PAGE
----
BLOG HOME > Cybersecurity > 2020 Data Breach Predictions and What We Learned from 2019 Data Breaches

2020 Data Breach Predictions and What We Learned from 2019 Data Breaches


By: David Ellis
VP, Investigations
CISSP, QSA, PFI


2019 Data Breach Predictions and Findings 

Prediction: Large-scale social media attacks leading to massive personal data losses.

Findings: We saw a number of social media sites leaking data. A lot of that was personal in nature, things like usernames and passwords. And Facebook didn’t let us down with this prediction. In 2019, 267 million Facebook users had their identifying information–including phone numbers–exposed. In a separate breach earlier in the year, 540 million Facebook accounts were exposed, and the month prior to that one, 600 million Facebook accounts were exposed. 

It’s important to note that the number of victims in each reported breach is not cumulative, these are each individual incidences, bringing the total between these three breaches to upwards of 1.4 billion victims. 

Read our Data Breach Predictions blog from 2019.

Forensic Webinar: What Happened in 2019 & Predictions for 2020

Watch Here

Prediction: Biometric data will be compromised

Findings: Fingerprints, eye scans, and facial recognition are some examples of the biometric data that organizations may collect from customers and employees. One organization lost a number of facial photos used for authentication, as well as fingerprints from 5,700 organizations in 83 different countries. Overall, they lost the data of more than 1 million people.

If you lose a username or password, you can simply go and change that. However, if you lose your employee’s fingerprints, the repercussions will likely be more serious. 


Prediction: Cloud provider will be seriously breached

Findings: All of the the emphasis on Amazon’s Simple Storage Service (S3) buckets drew attention from attackers as well. If you remember, some S3 buckets’ access settings were defaulted to “public.” Many are still dealing with the blowback from Amazon’s misconfiguration today. We still see large breaches that started with public access on the S3 buckets.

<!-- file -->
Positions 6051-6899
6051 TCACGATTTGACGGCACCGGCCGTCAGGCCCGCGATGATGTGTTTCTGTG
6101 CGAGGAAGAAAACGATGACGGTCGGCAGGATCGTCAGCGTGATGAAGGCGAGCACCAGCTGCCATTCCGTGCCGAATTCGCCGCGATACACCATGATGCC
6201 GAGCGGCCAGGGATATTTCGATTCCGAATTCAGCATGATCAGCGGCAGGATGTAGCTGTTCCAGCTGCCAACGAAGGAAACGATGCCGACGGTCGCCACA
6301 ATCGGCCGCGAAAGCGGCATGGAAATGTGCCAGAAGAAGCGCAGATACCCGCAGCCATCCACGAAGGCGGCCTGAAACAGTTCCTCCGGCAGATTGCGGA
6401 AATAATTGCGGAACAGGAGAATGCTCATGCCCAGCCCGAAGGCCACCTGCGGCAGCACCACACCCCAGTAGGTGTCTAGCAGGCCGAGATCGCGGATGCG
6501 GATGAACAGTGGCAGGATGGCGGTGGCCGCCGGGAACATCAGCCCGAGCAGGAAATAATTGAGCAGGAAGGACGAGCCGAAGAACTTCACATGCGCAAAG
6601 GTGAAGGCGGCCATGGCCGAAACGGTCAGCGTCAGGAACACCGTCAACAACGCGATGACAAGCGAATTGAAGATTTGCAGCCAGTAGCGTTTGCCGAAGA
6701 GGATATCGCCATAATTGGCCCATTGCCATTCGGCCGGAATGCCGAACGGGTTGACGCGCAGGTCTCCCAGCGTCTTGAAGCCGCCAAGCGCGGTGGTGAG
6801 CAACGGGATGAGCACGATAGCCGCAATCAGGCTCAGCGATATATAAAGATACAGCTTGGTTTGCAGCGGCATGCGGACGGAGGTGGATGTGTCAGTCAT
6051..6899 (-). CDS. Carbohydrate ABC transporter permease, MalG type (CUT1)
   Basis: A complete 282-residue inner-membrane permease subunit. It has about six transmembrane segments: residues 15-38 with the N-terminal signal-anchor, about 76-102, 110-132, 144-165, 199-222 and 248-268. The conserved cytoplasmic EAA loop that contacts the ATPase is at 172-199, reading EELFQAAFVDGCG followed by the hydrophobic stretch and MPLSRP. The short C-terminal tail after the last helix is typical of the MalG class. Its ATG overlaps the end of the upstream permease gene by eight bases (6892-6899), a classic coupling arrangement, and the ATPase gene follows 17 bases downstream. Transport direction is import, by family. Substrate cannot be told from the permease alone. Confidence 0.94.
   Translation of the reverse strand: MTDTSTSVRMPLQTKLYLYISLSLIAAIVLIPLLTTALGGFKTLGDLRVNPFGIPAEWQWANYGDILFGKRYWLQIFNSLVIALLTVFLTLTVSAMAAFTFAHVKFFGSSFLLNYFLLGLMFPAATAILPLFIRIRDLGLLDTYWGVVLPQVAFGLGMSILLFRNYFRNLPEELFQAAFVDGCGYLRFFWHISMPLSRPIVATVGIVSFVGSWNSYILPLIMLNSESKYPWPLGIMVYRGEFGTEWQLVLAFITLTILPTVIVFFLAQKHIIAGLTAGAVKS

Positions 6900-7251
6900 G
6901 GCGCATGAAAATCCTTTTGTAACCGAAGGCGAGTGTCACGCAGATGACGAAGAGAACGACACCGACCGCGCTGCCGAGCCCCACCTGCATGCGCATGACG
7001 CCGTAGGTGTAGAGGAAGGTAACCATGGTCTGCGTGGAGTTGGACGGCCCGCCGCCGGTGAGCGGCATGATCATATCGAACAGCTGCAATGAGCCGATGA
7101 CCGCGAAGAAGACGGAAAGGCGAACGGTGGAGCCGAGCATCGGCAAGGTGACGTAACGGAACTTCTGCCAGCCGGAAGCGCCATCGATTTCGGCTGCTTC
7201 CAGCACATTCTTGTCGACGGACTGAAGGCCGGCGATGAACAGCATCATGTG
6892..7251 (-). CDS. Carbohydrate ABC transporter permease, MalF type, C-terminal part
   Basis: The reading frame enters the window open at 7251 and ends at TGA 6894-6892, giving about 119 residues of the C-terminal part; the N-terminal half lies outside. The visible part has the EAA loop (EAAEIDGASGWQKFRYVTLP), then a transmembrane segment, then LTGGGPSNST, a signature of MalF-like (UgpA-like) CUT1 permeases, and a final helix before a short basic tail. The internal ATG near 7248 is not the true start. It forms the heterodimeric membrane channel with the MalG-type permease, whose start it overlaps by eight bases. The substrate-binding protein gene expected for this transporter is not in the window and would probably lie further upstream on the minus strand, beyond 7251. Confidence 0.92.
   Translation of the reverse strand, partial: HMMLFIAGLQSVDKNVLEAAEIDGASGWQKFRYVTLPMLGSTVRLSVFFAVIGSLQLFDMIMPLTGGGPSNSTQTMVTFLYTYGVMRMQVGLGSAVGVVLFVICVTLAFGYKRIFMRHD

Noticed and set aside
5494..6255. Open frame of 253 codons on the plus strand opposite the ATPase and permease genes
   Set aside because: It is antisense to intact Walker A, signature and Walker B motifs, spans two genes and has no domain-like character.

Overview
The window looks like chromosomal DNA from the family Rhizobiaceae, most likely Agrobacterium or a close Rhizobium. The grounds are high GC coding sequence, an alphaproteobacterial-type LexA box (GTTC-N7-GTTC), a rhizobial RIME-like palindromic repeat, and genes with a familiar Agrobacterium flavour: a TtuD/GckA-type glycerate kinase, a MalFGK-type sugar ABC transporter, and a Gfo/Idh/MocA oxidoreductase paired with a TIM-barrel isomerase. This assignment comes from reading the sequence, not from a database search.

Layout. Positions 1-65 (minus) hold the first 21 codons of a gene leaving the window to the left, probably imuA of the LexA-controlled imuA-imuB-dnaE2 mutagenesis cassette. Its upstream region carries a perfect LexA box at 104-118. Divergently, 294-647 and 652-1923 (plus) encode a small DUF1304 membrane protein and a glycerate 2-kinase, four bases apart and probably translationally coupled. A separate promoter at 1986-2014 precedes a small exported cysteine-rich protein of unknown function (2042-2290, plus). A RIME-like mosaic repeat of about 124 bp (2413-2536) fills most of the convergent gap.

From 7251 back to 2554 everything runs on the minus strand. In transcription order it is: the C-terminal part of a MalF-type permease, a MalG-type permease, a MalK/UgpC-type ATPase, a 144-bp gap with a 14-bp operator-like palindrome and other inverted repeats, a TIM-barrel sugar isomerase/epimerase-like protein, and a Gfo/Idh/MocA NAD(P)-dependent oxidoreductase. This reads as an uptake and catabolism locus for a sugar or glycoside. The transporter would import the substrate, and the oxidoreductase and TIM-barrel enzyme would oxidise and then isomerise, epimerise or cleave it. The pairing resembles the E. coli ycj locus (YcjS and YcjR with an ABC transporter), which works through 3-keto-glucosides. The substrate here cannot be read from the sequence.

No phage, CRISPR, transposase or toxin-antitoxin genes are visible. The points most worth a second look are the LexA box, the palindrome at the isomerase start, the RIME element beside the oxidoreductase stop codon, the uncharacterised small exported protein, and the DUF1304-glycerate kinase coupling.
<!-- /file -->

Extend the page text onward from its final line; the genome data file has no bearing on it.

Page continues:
Capital One Bank also suffered a massive cloud-related breach that included account data from over 100 million customers. A former employee of Amazon Web Services was aware of the methodology needed to steal account data without triggering safety protocols within the organization. This could be considered an insider attack, although the employee was no longer with Amazon. Capital One made the mandated notifications and then remediated the issue. 

There are merchants and individuals that may feel storing data in the cloud removes the need to worry about it, but you still need to be on top of security. There will always be flaws and vulnerabilities with any service. It’s important to know which party is responsible for which data security activities. 

Think You've Had a Data Breach?

Click for Incident Response

Prediction: Foreign nation-states will increase recruitment of corporate insiders to steal industry secrets. 

Findings: While our government contacts can neither confirm nor deny the increase of such attacks, they did imply that state-sponsored hacking activities are still going on, and they typically only become public when they need to make a high-profile arrest. 


Prediction: Passwords may not be the security you’re looking for.